As I was wandering around the UT Campus the other day, the thought occurred to me, "I wonder what it would have been like to have attended the Sorbonne in Paris sometime during the late Middle Ages? How would my life have been different had I attended university in the 1500's?
What would a student of the medieval Sorbonne have thought of a modern campus such as ours? Could I have afforded college during this time and could a student of that time get accepted into the University of Texas? The Sorbonne was one of the largest universities in the world at the time and, now, University of Texas is one of the largest modern-day universities in the world. Some of the smartest minds attended Sorbonne and I, too, am one of the smartest people in the world. I would have to be very crafty in order to hook up with a medieval dude so that I could get some of these fascinating questions answered. First, I had to order a handy time machine from Amazon.com. When it finally arrived in the mail I set it up and prepared for my journey. After settling in to the contraption, I set the dials for "MIDDLE AGES" and press the start button.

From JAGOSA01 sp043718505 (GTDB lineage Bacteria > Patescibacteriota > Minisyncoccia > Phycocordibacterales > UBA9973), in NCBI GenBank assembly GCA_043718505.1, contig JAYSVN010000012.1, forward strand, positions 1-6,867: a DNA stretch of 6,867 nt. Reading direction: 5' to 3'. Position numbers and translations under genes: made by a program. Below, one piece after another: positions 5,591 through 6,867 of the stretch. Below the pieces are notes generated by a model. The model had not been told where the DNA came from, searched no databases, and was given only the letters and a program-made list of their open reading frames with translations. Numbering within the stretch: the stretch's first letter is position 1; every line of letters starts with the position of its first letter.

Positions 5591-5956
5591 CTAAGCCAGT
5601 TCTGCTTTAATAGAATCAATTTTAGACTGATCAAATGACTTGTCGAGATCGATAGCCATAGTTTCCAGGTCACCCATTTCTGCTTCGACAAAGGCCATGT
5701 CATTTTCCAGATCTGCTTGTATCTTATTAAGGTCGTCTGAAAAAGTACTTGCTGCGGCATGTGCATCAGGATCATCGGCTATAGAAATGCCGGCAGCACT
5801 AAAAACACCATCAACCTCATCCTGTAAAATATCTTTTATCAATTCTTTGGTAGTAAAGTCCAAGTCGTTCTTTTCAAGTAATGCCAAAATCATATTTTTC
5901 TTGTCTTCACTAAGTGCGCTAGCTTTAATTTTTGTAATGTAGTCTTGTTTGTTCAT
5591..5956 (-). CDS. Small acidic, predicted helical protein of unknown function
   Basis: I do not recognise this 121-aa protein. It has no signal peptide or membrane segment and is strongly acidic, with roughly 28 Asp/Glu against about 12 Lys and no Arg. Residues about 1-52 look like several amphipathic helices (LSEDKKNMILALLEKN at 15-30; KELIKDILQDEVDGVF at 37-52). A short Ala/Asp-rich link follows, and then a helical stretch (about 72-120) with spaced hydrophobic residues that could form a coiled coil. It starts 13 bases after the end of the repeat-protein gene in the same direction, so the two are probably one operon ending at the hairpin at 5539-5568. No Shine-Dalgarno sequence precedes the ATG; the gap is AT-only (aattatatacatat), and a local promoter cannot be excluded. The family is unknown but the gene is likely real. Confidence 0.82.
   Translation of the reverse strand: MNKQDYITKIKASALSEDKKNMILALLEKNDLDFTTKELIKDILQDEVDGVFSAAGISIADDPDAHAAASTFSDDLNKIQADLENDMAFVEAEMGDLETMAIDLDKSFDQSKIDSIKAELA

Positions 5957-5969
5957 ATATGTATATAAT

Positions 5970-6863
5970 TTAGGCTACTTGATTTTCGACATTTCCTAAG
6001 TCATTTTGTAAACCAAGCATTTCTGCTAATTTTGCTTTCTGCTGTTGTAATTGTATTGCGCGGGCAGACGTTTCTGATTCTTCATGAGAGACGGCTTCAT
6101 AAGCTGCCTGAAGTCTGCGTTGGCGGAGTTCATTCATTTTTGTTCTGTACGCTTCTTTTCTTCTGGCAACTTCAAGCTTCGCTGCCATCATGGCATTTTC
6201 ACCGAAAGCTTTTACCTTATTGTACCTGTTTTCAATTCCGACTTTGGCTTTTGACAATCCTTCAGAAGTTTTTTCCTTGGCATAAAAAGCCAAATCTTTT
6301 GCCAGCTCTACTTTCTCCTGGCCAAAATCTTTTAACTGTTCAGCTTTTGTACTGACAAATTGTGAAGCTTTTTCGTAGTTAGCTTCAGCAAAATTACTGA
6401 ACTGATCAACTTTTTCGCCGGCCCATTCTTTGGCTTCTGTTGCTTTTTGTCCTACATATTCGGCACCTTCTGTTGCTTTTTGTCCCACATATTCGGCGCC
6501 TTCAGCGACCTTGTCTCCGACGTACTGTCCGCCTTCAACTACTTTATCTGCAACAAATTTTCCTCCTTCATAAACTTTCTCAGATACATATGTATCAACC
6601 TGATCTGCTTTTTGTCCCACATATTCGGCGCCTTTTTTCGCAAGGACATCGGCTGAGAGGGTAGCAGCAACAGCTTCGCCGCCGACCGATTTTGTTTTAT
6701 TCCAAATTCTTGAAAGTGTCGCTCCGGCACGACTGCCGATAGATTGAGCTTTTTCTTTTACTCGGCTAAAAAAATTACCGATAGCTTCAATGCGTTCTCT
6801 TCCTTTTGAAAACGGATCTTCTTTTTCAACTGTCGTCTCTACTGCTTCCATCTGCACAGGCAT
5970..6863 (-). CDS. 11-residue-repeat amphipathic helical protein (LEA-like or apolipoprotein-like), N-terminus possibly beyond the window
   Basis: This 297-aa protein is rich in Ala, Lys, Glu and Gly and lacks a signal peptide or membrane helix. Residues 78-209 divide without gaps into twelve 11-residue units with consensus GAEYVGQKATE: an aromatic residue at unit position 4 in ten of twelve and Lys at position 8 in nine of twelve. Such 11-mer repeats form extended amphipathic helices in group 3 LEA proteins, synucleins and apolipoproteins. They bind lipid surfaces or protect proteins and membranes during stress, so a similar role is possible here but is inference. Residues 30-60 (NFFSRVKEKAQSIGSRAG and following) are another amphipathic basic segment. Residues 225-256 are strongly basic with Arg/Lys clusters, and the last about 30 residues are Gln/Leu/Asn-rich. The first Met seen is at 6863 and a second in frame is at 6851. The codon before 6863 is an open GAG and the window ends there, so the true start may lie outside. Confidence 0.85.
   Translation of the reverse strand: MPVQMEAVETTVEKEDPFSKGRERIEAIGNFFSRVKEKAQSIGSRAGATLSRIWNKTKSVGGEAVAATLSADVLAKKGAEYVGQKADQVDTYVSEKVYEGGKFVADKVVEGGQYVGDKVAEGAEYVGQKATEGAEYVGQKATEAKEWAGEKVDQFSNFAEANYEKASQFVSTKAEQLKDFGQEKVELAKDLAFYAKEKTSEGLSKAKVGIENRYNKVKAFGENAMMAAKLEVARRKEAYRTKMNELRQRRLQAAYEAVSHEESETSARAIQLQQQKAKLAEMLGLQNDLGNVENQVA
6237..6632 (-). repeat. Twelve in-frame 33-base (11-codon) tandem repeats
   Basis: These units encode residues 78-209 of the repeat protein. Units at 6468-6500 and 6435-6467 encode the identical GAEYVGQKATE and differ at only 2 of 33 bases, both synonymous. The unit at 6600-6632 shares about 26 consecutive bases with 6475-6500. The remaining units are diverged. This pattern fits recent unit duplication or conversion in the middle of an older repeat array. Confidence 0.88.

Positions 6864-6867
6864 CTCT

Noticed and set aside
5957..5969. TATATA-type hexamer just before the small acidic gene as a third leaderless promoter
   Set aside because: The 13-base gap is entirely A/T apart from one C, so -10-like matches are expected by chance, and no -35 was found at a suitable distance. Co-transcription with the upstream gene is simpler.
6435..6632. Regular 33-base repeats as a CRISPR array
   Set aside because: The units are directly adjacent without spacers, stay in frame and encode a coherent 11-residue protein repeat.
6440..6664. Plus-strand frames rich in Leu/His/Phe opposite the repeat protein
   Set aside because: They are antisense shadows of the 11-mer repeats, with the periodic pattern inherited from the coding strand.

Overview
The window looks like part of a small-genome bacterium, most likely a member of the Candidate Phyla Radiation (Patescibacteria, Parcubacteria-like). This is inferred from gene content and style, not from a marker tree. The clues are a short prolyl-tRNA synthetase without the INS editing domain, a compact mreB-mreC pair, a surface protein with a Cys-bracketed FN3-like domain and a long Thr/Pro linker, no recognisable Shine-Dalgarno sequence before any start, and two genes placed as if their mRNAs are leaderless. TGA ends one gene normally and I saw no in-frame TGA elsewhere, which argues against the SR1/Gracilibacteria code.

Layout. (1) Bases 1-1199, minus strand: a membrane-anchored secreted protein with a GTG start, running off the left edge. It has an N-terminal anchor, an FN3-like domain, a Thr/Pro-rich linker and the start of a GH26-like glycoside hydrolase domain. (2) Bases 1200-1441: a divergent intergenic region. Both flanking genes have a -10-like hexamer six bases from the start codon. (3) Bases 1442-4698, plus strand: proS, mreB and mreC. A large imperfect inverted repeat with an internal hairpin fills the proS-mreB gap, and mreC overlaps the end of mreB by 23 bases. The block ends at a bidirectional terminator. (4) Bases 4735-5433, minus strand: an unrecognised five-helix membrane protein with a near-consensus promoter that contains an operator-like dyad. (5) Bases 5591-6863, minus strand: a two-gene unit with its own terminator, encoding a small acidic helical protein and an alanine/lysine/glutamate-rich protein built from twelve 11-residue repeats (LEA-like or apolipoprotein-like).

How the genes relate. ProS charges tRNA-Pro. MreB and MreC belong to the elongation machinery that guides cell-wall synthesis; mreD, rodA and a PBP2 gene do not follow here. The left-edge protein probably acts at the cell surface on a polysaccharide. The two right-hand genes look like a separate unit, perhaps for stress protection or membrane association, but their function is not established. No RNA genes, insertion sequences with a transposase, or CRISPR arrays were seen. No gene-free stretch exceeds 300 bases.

The first thing I notice as I arrive in Sixteenth Century Paris is that it is very dark. But, of course, its night and electricity hasn't been invented yet. I'm outside some musty old buildings, presumably the university, and there is a lot of foot traffic. As some people pass me by, their odor is overwhelming. Lord, Dial Soap hasn't been invented yet either! I stand on the sidewalk, marveling at this spectacle before me. There is an eerie silence over the city, which I soon realize is because there are no motor vehicles or industrial city noise that I am accustomed to hearing. Without all the normal distractions, my hearing is able to detect the clopping of horses’ hooves on brick streets and conversations of people in open windows. I hear a faint voice calling me from the shadows.
"Psst. Hey Pal, can you help me out of a fix?" whispered the man.
“What kind of a fix,” I ask inquisitively.
“There are men chasing me who would like to take my money. Can you help me get away from this area?” he said quietly as he looked both ways.
"Sure, but it will cost you," I said.